If you are planning on staying outside the US for more than one year, it is critical to look into the reentry permit. The permit is applied for on Form I-131 and is granted by USCIS for up to two years. If a green card holder is granted a reentry permit, he or she may stay outside the US for up to two years, or up to the expiration of the reentry permit (which cannot exceed two years), without losing the green card. For some more information on the reentry permit, please also take a look at this slide.

Things You Must Know

· A reentry permit must be applied for while the applicant is in the US.

· The process does involve biometrics, or fingerprints, which is scheduled and must be taken in the US.

· Only after the fingerprints are taken can the applicant potentially leave and have the reentry permit mailed to a designated address. (However, anyone planning on leaving prior to approval should absolutely consult with an attorney).

· The same form, I-131, is also used to apply for advance parole. However, advance parole is something different than a reentry permit.

Reentry Permits and Applying For Citizenship

A reentry permit does not preserve continuous residence for purposes of citizenship. Any applicant for naturalization must not only demonstrate the requisite physical presence but also continuous presence. Continuous presence must ordinarily be proven when an applicant travels outside the US for six months (180 days) or more. Many people mistakenly believe that a reentry permit not only preserves their green card, but also that any time outside the US with the reentry permit does not count towards their citizenship application. Unfortunately, this is not true. The reentry permit only allows the green card holder to reenter the US with one’s permanent residence intact after a trip of year or longer. However, any time spent outside is considered during an application for naturalization. More importantly, any trip of one year or more-even with a reentry permit-breaks the required continuity for citizenship. An applicant who returns from a trip that is one year or longer must wait at least four years and one day before applying for naturalization. This should not be confused with the application to preserve residence for purposes of naturalization (Form N-470), which is a different concept and the subject of a future article. This is just another illustration why it is important to consult with an attorney who can evaluate the trips and help formulate a strategy that best meets one’s needs. In some situations, it may be better to stay a longer time in the US and apply for naturalization than to apply for a reentry permit and unwittingly postpone one’s eligibility to become a citizen.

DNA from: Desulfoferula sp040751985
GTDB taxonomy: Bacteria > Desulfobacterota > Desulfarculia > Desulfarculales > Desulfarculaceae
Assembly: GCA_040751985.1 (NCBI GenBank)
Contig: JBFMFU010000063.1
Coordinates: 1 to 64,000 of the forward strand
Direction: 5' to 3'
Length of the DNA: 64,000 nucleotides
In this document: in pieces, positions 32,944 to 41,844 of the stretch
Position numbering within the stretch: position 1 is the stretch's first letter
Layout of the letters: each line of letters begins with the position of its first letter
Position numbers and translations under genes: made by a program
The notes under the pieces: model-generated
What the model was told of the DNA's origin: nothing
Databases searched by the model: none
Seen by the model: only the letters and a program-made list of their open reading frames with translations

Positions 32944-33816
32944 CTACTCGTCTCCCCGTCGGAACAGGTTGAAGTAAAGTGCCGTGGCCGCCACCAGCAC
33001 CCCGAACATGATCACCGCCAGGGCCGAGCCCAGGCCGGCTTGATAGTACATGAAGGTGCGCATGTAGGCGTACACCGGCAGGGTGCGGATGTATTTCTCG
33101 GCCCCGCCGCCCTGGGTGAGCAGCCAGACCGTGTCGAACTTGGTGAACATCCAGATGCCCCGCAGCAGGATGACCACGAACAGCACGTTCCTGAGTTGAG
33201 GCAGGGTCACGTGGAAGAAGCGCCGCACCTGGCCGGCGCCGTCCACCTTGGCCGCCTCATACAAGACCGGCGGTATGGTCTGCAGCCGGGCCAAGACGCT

We hope that you have enjoyed this article and learned at least one new thing or tip that you may not have known. To keep informed about the latest developments in immigration law, please subscribe to our blog feed by clicking on the “Subscribe To This Blog’s Feed” button on the left. It is important to understand that the above is only general information and not legal advice. It does not create an attorney-client relationship nor should it be relied upon as legal advice. The law is extremely fact and circumstance sensitive. For an individual legal analysis of your specific legal case, please complete the “Case Evaluation” box to the right of the screen to get in touch with one of our attorneys.

Findlaw Network